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Quality

Mental health recovery is often nonlinear and involves various forms of treatment. With one third 131(33.2%) of our respondents expressing concerns about the quality of mental healthcare, this signals a need to look into how we can improve mental health services in order to provide more support and options to those who need them.


28(7.1%) of respondents indicated the importance of talking therapies (psychology, counselling) alongside medication.


  • Respondent #157: “There are times when a client is not ready or equipped to deal with their trauma or situation. It will be great to sit with them and not push them to recover. Also at times, doctors overly emphasise on medications. Yes, it's their job to do so, and my hope is that doctors can see beyond medications because what a person learn and grow from their struggles carries more weight to their recovery and future. Medications are important, but there are many more tools needed to have holistic and good health care.”
  • Respondent #18: “My dad stabilised on medication so it was fine but he might have improved better if there were alternatives to consider for his treatment. His doctors did the best they could for him with the resources at their disposal and we are glad he has improved. “


26(6.6%) of respondents felt that treatment informed by feedback was important.


  • Respondent #90: “My very first interaction with a mental health practitioner was with a school counsellor in 2014. She did not ask for my consent or inform me prior to asking my parents in for a family meeting. Nor did she inform me that we were going to end our sessions, just when I was starting to have something to look forward to each week. She asked if I was suicidal without first building any rapport & when I said no she just left it at that. She did ask what we would like to work on that day, but other than that did not seek feedback.”
  • Respondent #96: “The 3 psychiatrists and 1 therapist/ counsellor I met in CGH were VERY helpful, professional and compassionate. CGH has a feedback form which I gladly filled a number of times.”
  • Respondent #97: “I understand the difficulties of such a job and commend those who do their best despite the nature of their clients. No they have not asked for feedback, but it would be appreciated."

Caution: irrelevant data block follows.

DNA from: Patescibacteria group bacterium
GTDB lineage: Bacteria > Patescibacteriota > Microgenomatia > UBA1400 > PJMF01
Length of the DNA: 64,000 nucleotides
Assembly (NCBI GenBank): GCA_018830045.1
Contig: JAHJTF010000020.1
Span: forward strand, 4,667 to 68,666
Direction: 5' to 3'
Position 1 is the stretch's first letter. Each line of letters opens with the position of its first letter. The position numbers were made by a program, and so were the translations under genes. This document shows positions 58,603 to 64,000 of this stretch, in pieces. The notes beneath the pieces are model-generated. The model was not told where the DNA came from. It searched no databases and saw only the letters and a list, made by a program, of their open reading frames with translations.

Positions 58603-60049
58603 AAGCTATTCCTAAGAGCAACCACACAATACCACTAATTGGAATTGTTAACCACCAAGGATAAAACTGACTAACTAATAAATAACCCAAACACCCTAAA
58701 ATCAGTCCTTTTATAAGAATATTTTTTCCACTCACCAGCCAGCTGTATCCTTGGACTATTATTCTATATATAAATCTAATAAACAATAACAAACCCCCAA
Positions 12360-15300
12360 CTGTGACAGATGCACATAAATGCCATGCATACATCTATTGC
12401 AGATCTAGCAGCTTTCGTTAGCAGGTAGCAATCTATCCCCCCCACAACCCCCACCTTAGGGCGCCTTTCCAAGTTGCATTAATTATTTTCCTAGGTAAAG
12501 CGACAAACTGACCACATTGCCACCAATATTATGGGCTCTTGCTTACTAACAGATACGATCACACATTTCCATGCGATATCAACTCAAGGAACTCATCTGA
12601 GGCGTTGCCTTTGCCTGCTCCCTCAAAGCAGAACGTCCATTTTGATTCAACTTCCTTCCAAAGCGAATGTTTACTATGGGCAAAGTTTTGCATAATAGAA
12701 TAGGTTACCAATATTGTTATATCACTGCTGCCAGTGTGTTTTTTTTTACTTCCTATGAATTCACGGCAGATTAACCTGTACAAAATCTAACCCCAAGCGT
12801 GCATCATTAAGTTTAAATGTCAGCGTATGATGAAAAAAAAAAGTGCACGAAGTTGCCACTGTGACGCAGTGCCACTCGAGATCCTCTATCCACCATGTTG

56(15.3%) did not think that the services of mental healthcare professionals were satisfactory.


  • Respondent #118: “My experience with my mental health practitioner was not great... During our last session, after listening to me talk about my anxiety, the therapist told me that my problems weren't "real problems" and that she had other patients who had actual problems with things like self-harm. I was 15 at the time and I couldn't help but feel like I was being shamed and judged by someone I had confided in. Since then I've been unable to reach out to mental health services even when I've desperately felt the need to, for fear of something like that happening again.”
  • Respondent #215: “[The professionals I saw] all didn't care, couldn't care less. They were all drained and had no energy or life force to help others anymore [...]”


48(12.2%) respondents encountered confidentiality issues with their healthcare providers.


  • Respondent #266: “As a student in Singapore it was really difficult for me to speak up about what I was feeling to adults as there was a fear that they would not understand, especially for more conservative members of my family who might not understand what mental illnesses are. Counselling in school did not guarantee confidentiality from my family and I was afraid that the counsellors would inform my parents.”
  • Respondent #166: “I was lucky-my parents could afford private healthcare, which has significant costs. I did not want to seek help at public resources due to concerns of confidentiality in the public healthcare system.”